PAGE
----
can be calculated based on current versus desired position, state of motion, etc.
For an externally timed device, there is no portable mechanism by which a VM can be notified of an external
event (for example, a key stroke). Accordingly, all current VM’s poll for keyboard input, thus converting the
externally timed keyboard to a pseudo-internally timed device. A more general restriction is that SIMH is
single-threaded. Threaded operations must be done by polling using the unit timing mechanism, either with
real units or fake units created expressly for polling.
SCP provides the supporting routines for device timing. SCP maintains a list of devices (called active
devices) that are in the process of timing out. It also provides routines for querying or manipulating this list
(called the active queue). Lastly, it provides a routine for checking for timed-out units and executing a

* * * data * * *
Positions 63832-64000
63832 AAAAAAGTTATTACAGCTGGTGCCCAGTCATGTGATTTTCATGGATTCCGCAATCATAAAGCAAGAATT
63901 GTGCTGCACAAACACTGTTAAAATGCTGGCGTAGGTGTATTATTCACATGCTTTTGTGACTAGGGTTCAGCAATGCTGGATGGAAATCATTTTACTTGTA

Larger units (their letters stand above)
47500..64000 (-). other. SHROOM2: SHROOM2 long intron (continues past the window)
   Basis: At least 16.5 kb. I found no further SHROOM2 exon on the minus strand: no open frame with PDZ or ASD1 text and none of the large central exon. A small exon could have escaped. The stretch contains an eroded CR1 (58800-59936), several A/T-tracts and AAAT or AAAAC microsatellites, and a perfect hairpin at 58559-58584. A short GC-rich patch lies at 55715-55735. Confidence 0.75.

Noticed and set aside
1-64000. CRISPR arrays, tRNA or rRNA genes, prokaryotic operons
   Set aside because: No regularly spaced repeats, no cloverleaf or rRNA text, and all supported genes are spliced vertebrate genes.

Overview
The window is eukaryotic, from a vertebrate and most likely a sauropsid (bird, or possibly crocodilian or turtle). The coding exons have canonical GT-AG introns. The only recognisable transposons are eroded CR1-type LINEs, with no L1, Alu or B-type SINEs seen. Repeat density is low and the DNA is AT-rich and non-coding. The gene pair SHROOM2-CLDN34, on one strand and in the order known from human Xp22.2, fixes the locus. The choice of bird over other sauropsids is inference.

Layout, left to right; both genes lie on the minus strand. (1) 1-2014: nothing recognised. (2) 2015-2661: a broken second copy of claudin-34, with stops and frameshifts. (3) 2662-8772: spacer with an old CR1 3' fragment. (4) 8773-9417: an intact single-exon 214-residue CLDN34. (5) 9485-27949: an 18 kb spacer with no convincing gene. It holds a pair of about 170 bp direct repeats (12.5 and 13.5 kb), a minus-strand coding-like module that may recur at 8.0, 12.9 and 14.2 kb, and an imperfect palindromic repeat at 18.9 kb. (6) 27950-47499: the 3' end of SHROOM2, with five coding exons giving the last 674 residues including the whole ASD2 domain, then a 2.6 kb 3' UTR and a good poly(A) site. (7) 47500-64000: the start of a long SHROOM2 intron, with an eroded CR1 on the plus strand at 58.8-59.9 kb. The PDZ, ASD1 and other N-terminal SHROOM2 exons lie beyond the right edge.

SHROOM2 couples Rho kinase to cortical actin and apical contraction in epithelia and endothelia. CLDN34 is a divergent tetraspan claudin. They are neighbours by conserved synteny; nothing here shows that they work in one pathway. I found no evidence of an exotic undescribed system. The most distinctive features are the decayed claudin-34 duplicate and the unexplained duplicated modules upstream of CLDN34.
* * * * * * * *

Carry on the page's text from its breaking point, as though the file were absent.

VM-specified action when a time-out occurs.
Device timing is done with the UNIT structure, described in section 4. To set up a timed operation, the
peripheral calculates a waiting period for a unit and places that unit on the active queue. The CPU counts
down the waiting period. When the waiting period has expired, sim_process_event removes the unit from
the active queue and calls a device subroutine. A device may also cancel an outstanding timed operation
and query the state of the queue. The timing subroutines are:
•
t_stat sim_activate (UNIT *uptr, int32 wait). This routine places the specified unit on the active
queue with the specified waiting period. A waiting period of 0 is legal; negative waits cause an
error. If the unit is already active, the active queue is not changed, and no error occurs.
•
t_stat sim_cancel (UNIT *uptr). This routine removes the specified unit from the active queue. If
the unit is not on the queue, no error occurs.